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By Jill Di Donato
Stoning the Devil, a recent collection of interconnected stories set in the United Arab Emirates by writer Garry Craig Powell, dismantles the stereotype of the passive Middle Eastern woman. In this authentic and vivid work of historical fiction, which was just nominated for the for the Frank O’Conor Award, don’t expect to read about the Muslim woman hidden under a burka with no sexual appetite of her own. In fact, the three main female characters are carnal and sexually rebellious, defiant and even passionately violent — making perhaps, not always the most carefully considered decisions — as they are treading new territory — but decisions of their own nonetheless.
The author, who lived in the Gulf countries for an extensive period, and taught at the women’s campus of UAE University for five years (where he witnessed collegiate women with boyfriends, girlfriends, and as ready to party as their western counterparts) tells me, “In these closely linked stories women are certainly seen as oppressed and victimized by the patriarchal society, but the book doesn’t just blame Arab men: the European males are not much better, and as I’ve said, the women at least struggle to realize their hopes and dreams, even if they don’t always do it in a way that Western feminists would approve of.”
And though sex and violence are some of the more scintillating aspects of this disturbing, yet lyrical and historically important novel, the author touches on a broader political canvas — namely the abuse of power. Sex is one way that manifests in these stories, as Powell sees the complex relationship between men and women in the Gulf countries as “paradigmatic of the contemporary world,” which the UAE, straddling two world views, is a part of. In his stories, Powell tells me, readers will find that “these characters are looking for love, but have to settle for lust; they’re looking for friendship, but have to settle for networking; they’re looking for meaning and purpose, but settle for luxury and glamour.” In that statement, Powell could just as easily be talking about my life in New York as a single gal’s life as in Al Ain. But the UAE — a melange of public executions, night clubs, camel markets, and skyscrapers — is in many ways an oasis of contradictions, which makes it the ideal setting for a novel that examines the perfunctory chaos that ensues when power goes awry.
But is America any less of a contradiction when it comes to portraying women in the media? Hardly. Female artists are at once slut-shamed for their sexuality (Lena Dunham, Beyonce), but also highly marketable because of it. American culture seems to vilify women who take control of their own sexuality for profit or fame, or even fun — yet is reliant on the old adage that sex (implied, a woman’s sex) sells, when multi-billion dollar industries in fashion, beauty, and the Hollywood machine can collect a paycheck. Certainly, this issue is not an easy one to negotiate; it is far from black and white. However, let’s face it: it’s not just the Middle East, but us in the West, too, that can’t exactly make up our minds what “binders” to put women in.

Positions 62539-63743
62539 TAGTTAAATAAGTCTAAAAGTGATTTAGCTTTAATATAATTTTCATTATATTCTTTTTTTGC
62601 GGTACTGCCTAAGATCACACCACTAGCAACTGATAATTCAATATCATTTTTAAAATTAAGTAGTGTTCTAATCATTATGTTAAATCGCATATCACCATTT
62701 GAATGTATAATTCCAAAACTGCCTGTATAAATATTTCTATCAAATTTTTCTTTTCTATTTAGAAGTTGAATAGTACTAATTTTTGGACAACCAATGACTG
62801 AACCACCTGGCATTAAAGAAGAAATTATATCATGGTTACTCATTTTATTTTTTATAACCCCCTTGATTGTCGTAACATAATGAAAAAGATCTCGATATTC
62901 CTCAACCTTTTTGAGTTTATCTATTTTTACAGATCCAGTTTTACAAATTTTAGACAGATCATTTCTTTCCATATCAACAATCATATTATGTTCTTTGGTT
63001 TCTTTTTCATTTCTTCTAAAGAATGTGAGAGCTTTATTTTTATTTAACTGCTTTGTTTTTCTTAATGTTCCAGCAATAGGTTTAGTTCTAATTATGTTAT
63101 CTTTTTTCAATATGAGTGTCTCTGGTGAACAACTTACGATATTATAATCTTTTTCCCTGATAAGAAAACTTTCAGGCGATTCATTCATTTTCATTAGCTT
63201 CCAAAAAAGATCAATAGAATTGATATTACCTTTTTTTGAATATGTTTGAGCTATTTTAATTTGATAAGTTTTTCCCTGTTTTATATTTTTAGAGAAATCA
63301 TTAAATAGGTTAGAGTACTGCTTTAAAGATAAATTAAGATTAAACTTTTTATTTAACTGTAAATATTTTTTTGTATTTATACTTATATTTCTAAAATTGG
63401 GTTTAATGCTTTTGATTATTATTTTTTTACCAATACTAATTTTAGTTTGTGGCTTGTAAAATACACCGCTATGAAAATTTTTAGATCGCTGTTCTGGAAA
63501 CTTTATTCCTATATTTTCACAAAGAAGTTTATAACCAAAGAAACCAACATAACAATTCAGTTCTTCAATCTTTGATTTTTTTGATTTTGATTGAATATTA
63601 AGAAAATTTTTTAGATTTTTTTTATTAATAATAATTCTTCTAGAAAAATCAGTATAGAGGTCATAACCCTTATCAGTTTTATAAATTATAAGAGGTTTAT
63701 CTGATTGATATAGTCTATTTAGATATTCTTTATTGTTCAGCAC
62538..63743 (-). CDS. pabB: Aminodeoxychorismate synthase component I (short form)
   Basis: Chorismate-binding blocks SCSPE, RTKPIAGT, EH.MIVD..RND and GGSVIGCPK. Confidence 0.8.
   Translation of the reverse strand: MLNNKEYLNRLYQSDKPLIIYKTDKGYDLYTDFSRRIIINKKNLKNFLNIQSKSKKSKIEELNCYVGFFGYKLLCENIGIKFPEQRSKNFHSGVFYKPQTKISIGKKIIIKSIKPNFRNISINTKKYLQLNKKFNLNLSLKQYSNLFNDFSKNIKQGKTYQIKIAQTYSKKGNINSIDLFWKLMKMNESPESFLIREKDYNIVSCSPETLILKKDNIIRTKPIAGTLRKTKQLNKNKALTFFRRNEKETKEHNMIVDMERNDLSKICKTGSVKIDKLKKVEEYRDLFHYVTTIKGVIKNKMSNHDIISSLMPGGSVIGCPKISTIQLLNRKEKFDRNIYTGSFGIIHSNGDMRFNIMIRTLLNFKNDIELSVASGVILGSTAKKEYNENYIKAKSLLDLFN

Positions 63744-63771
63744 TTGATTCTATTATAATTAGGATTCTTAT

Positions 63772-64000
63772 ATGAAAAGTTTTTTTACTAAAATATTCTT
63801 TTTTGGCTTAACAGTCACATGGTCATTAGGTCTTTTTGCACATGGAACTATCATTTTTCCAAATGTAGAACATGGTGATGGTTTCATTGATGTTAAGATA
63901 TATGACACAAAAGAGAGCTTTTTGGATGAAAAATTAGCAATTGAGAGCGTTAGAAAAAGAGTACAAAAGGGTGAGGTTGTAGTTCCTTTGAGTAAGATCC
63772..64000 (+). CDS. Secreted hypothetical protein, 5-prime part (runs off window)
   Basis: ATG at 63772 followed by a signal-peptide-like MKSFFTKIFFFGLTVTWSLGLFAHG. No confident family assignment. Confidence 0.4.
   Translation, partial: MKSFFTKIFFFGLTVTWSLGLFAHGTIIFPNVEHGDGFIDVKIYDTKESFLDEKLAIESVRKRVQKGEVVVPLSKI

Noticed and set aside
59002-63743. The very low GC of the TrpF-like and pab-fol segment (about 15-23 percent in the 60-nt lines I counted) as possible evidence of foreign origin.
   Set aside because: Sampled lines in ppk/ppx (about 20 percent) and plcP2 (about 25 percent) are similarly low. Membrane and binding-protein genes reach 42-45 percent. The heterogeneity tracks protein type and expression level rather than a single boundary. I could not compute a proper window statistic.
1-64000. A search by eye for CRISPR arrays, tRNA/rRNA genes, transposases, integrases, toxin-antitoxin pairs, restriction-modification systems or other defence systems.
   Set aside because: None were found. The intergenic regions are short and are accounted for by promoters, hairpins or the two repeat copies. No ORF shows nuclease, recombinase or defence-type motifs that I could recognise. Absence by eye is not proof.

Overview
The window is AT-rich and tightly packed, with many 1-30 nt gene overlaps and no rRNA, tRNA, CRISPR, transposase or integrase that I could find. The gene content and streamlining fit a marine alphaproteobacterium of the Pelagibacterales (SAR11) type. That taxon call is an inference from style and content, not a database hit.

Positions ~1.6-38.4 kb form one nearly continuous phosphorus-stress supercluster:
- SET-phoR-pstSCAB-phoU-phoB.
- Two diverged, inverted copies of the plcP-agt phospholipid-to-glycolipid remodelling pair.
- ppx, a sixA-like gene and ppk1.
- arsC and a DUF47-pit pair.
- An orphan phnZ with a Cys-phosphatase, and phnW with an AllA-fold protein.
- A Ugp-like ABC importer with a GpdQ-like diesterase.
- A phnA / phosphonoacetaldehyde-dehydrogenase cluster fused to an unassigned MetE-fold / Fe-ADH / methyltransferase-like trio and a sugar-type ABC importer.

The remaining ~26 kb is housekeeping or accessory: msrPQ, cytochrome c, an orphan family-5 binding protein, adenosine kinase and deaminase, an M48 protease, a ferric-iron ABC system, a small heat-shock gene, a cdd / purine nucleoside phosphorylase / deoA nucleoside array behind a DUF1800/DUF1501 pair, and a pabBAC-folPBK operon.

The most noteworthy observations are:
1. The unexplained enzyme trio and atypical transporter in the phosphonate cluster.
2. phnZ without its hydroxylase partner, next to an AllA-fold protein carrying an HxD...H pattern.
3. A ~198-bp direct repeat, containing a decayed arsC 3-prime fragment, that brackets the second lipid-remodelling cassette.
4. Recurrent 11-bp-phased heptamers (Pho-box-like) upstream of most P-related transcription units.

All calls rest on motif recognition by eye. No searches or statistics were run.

More notable in this novel, is how Powell moves away from the Western tradition of portraying the submissive Muslim woman as symbolic of a “backwards” Middle Eastern culture, one that should be viewed with hostility, primarily to support a colonial perspective. Writer Amal Amireh picks up this topic, writing, “The fixation on the veil, the harem, excision, and polygamy made Arab women symbols of a region and a religion that were at once exotic, violent, and inferior.” So the comic, erotic, and even violent sex scenes in Powell’s novel are crucial to this portrait of Middle Eastern women. For example, Powell describes a passionate, yet awkward one-night-stand in “Kamila’s Price” that delves into what this female character really wants for herself. The scene is filled with muffled connections and gestures towards compassion and romance that don’t quite hit their mark. Those of us who have experienced the one-night-stand, know that this scene is right on target. In “Titanic 2,” set inside a women’s university, readers get a glimpse of the sapphic longings the female students have towards one another, and also the forwardness with which they make their feelings of lust be known.
In many other stories, readers will see women exact gory revenge upon men who sexually abuse them or disrespect their honor. Hopefully, these intimate portraits of women stripped naked (both literally and figuratively) will open up a new dialogue about the once taboo aspects of Middle Eastern women — one where political agenda doesn’t shield us from human stories of love and lust.
A New York native, Jill Di Donato is the author of the novel Beautiful Garbage and a contributor to the Huffington Post, where she writes a column about sex, relationships, and gender politics. In addition, Jill is the Editorial Director of Unruly Heir’s Good Days Media Channel where she often writes about New York characters, arts, and style. She holds an MFA in fiction from Columbia University, where she has also taught writing. Currently, she is an adjunct Associate Professor of Liberal Arts at the Fashion Institute of Technology and teaches in Barnard College’s summer program. She dedicates her work to the empowerment of women through the arts.